The Fat Studies Area of the Midwest Popular Culture Association solicits proposals of either full panels, roundtables, individual papers, or forms of artistic expression for its annual conference. Critical discussions of fat, thin, and body size are welcome, especially those that either consider or counter phobic constructions of the present-day.
Textus: English Studies in Italy No. 3 – 2012: Gothic Frontiers
Editors: Francesca Saggini (Università della Tuscia) and Glennis Byron (University of Stirling)
This issue of Textus aims to showcase and provide further space for debate and discussion to researchers engaged in exploring, testing and redrawing the expansive frontiers of gothic and its multiple, evolving discourses.
While existing, published research on the almanac as an ephemeral annual publication has focused on a range of important characteristic features, it has not offered a comprehensive account that embeds the form within the changing print cultural contexts that determined its particular uses and material production. Above all, no global account of the almanac has been attempted yet, despite the fact that it was widely popular in Europe from the late Renaissance to the nineteenth century, especially in such formats as the muses' or comic almanacs of the eighteenth and nineteenth centuries.
Conference: UCLA's 13th Annual Queer Studies Conference
Panel Topic: Crossing Borders and Queer Styles
Location: University of California Los Angeles, U.S.A.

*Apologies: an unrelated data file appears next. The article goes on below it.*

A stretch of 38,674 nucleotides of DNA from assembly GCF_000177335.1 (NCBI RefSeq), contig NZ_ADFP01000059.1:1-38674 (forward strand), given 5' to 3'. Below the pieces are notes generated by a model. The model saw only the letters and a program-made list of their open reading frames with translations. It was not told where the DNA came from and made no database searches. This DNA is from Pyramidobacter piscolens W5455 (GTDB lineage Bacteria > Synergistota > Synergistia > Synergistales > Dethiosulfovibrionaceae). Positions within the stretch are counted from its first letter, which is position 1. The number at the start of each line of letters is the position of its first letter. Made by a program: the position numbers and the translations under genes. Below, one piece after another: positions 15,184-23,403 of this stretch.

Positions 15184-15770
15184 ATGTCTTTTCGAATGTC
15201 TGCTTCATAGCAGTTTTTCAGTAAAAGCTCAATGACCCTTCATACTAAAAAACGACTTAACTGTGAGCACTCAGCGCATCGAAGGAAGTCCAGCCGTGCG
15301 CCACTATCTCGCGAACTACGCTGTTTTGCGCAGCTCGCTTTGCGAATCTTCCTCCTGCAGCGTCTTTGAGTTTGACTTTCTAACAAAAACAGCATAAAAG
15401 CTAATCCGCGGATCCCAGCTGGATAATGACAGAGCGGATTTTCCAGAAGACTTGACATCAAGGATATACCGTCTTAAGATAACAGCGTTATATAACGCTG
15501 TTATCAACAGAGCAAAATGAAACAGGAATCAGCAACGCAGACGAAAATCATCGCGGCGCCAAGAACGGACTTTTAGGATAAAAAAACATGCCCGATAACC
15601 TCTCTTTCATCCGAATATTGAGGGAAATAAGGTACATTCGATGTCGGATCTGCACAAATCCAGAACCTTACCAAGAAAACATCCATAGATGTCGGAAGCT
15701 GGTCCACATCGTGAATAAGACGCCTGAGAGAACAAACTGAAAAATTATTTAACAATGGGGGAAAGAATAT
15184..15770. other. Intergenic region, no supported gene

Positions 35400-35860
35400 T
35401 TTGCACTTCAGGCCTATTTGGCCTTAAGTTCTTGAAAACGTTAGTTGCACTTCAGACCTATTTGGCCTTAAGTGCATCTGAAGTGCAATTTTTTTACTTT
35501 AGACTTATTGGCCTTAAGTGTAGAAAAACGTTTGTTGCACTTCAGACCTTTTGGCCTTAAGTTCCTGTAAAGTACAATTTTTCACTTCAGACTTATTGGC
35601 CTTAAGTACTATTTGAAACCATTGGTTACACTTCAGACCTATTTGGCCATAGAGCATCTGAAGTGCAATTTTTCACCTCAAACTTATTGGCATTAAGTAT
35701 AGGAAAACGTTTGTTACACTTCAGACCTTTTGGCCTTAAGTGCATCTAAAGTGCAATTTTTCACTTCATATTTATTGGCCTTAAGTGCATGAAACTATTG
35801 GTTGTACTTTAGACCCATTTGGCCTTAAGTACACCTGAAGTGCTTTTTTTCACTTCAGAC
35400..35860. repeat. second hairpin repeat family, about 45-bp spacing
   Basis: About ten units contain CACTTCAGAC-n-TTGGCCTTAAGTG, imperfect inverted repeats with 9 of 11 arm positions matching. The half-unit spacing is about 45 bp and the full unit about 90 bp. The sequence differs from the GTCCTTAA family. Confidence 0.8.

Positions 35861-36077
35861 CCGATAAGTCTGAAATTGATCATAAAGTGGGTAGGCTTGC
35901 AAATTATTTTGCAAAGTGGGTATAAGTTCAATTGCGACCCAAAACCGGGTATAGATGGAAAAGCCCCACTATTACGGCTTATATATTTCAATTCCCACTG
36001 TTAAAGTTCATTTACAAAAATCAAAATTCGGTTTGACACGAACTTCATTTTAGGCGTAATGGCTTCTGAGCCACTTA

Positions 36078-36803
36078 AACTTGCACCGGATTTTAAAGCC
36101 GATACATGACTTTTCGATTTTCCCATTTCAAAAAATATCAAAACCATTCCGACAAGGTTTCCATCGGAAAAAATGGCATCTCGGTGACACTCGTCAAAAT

Dates: October 14th to 15th 2011 (Abstracts Due: May 8th 2011)
Deadline for Abstracts Extended to May 15, 2011. We invite submissions in any way related to the conference theme from graduate students, faculty, and independent scholars. Abstracts should be emailed to email@example.com. The conference will take place on October 14 and 15, 2011 at Bloomsburg University in Pennsylvania. For more information, visit the conference website at http://eapsu2011.weebly.com/.
Confirmed speaker: Alberto Toscano
RESISTANCE comprises the first day of 'Whose University?', a two-day symposium organised by Goldsmiths and Birkbeck, co-hosted by GLITS, Goldsmiths Literature Seminar (www.gold.ac.uk/ecl/glits) and InC (www.gold.ac.uk/inc), Research Group in Continental Philosophy, 9–10 June 2011.
In the nineteenth century, travel became a serious business: with the explosion of travel guide books (Murray's and Baedeker's, most notably), Cook's excursion tours, organized itineraries through the P&O and other ocean liner companies, and other commercial efforts, the world began to open up for tourism is ways previously unknown. Where travel had in earlier centuries often been focused on the pleasure of "finishing" one's education through a Grand Tour, it now became accessible to many more people – at once a more playfully democratic pleasure and an enormously serious money-making venture for everyone from travel companies to local vendors at what we now think of a tourist traps.
Fantastic Narratives and the Natural World
AMERICAN LITERATURE I (PRE-1900)
Imagining Gender in Nineteenth-Century American Women's Poetry
In accord with the SAMLA special focus, "The Power of Poetry in the Modern World," proposals are invited addressing women poets of the nineteenth century. Specifically, the panel will explore how female writers of the era poetically imagined gender roles.
By June 1, 2011, please submit a one-page CV and a proposal of 250 words to Mary Wearn, Macon State College, at firstname.lastname@example.org.